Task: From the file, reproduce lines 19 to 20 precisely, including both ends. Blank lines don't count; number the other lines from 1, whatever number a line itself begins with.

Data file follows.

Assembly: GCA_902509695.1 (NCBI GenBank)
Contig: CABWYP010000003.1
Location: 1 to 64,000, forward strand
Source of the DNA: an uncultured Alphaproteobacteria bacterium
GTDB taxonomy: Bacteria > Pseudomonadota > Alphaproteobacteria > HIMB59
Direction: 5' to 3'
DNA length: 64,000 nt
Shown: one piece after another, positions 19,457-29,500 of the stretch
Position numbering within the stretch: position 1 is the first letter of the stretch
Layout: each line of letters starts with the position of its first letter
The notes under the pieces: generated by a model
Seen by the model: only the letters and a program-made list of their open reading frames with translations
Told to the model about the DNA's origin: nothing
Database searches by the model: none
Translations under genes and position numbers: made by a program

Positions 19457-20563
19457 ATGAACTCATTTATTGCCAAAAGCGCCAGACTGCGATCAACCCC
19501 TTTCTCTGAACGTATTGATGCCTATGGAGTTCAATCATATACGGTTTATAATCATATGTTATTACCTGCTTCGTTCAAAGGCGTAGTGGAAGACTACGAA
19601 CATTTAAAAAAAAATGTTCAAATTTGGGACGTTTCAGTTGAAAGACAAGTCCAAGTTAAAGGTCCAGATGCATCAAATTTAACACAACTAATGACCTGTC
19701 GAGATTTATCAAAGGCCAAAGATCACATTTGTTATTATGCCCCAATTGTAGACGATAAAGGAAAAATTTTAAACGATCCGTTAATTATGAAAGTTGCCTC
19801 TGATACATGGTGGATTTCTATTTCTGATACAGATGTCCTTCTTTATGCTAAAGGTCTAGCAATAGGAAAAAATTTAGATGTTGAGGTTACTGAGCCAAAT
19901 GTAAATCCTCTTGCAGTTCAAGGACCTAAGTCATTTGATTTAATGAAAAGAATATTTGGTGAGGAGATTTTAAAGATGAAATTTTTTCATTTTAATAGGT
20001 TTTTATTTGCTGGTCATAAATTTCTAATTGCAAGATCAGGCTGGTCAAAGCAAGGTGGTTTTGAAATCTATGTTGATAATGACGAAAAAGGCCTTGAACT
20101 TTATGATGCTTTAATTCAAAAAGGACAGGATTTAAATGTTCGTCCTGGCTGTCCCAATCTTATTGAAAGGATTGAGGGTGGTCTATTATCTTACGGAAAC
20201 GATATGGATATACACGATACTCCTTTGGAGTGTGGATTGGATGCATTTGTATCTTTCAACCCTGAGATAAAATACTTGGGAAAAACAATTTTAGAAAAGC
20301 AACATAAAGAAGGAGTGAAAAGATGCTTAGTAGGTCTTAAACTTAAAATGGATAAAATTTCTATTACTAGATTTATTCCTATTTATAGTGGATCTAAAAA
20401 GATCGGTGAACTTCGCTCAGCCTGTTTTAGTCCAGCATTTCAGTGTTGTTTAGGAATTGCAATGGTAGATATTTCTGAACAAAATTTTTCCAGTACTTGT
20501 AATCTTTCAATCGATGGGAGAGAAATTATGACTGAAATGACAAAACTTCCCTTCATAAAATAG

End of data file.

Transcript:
19601 CATTTAAAAAAAAATGTTCAAATTTGGGACGTTTCAGTTGAAAGACAAGTCCAAGTTAAAGGTCCAGATGCATCAAATTTAACACAACTAATGACCTGTC
19701 GAGATTTATCAAAGGCCAAAGATCACATTTGTTATTATGCCCCAATTGTAGACGATAAAGGAAAAATTTTAAACGATCCGTTAATTATGAAAGTTGCCTC